Kluge Center to Hold Conference, “The Profound Impact of Stress,” March 26-27
Recent scientific breakthroughs in the biomedical field have made it possible to concretely measure the physical effects of stress. Stress, according to Dr. George Chrousos, plays a sizable role in the health of the individual, as well as of society as a whole, and can be implicated in numerous psychosocial factors, such as addiction, obesity and poverty.
The John W. Kluge Center at the Library of Congress will present "The Profound Impact of Stress: Human Biology and Social Implications for the Individual and Society," a two-day conference from 8:30 a.m. to 5 p.m. on Monday, March 26 and Tuesday, March 27 in Room 119 on the first floor of the Library’s Thomas Jefferson Building, 10 First St. S.E., Washington, D.C. The conference is free and open to the public. Reservations are not needed, but appreciated. Call or e-mail Elizabeth Gettins at (202) 707-7678 or firstname.lastname@example.org.
At the conference, experts will present focused and accessible information emerging from the most recent biomedical research. They will also discuss research on the interrelationship of social conditions and human health and what might be done to mitigate the effects of stress.
Topics of discussion will include physical, neurological and psychiatric diseases related to stress; the effects of stress in utero; societal problems associated with stress; chronic pain; and post-traumatic stress disorder. The conference will conclude with a discussion on methods of stress reduction, such as meditation, which can mitigate the effects of stress in a biologically measurable way. Panelists and a detailed conference agenda will be announced in the coming days.
Chrousos, who is an organizer of the two-day conference, is a former Kluge Center Chair of Technology and Society. He is chairman of the Department of Pediatrics at the Athens University Medical School in Greece and a professor at Georgetown University Medical School. He was previously director of the Pediatric Endocrinology Section and Training Program and chief of the Pediatric and Reproductive Endocrinology Branch of the National Institute of Child Health and Human Development at the National Institutes of Health. Chrousos is internationally known for his research on the glucocorticoid signaling system of the cell, on the diseases of the hypothalamic-pituitary-adrenal axis, and on the physiological and molecular mechanisms of stress.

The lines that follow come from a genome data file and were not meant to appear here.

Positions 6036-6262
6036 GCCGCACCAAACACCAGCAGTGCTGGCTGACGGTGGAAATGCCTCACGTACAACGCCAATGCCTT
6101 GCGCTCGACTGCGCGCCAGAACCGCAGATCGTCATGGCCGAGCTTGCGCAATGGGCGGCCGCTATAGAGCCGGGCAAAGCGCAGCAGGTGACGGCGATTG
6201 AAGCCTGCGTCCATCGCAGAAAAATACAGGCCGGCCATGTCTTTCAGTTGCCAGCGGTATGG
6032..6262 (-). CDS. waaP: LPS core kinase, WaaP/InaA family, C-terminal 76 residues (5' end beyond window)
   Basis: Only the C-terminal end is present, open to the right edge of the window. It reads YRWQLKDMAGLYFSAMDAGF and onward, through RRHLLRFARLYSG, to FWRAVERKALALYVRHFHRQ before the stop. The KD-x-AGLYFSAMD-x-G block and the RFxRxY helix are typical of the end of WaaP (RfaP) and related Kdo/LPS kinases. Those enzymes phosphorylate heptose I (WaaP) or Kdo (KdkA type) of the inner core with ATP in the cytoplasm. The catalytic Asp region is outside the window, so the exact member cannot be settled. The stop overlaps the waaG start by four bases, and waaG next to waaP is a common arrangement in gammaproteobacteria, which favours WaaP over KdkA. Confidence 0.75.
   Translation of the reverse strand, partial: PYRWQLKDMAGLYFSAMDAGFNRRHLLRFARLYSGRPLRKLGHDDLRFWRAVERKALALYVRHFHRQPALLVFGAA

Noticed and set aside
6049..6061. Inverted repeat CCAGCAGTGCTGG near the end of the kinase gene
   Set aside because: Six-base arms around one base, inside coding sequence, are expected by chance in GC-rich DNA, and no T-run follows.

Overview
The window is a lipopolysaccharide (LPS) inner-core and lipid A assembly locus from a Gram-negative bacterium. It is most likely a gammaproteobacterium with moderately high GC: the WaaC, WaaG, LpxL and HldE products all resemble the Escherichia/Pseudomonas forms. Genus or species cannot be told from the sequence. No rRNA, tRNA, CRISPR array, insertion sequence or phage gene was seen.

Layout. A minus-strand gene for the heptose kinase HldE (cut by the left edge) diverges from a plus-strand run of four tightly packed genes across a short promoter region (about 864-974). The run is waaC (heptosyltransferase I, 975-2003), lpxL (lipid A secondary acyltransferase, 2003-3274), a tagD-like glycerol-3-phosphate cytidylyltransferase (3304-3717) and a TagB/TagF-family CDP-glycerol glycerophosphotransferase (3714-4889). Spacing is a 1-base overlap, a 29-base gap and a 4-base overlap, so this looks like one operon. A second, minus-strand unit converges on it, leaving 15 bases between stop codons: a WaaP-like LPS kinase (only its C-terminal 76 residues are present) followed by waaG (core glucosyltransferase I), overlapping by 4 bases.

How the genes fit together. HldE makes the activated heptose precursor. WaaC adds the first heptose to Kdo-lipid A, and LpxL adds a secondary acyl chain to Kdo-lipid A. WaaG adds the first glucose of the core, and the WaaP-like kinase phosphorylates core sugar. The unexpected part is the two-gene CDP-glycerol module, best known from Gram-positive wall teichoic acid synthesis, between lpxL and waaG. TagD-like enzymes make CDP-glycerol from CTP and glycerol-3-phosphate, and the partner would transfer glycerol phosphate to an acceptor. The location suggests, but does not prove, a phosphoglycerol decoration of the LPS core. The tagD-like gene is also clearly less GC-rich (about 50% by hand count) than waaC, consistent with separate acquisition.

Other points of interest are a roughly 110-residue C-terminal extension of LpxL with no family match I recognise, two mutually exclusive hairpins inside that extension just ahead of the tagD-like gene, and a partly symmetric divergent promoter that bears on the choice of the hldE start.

Dr. Philip Gold also is an organizer of the conference. A member of the Library’s Scholars Council, Gold has been at the National Institutes of Health Clinical Center since 1974, where he served as chief of neuroendocrine research in the National Institute of Mental Health Intramural Research Program. His research has focused on the anatomic, molecular, and physiological aspects of the generalized stress response and its relationship to major depression.
Through a generous endowment from John W. Kluge, the Library of Congress established the Kluge Center in 2000 to bring together the world’s best thinkers to stimulate and energize one another, to distill wisdom from the Library’s rich resources and to interact with policymakers in Washington. For further information on the Kluge Center, visit www.loc.gov/kluge/.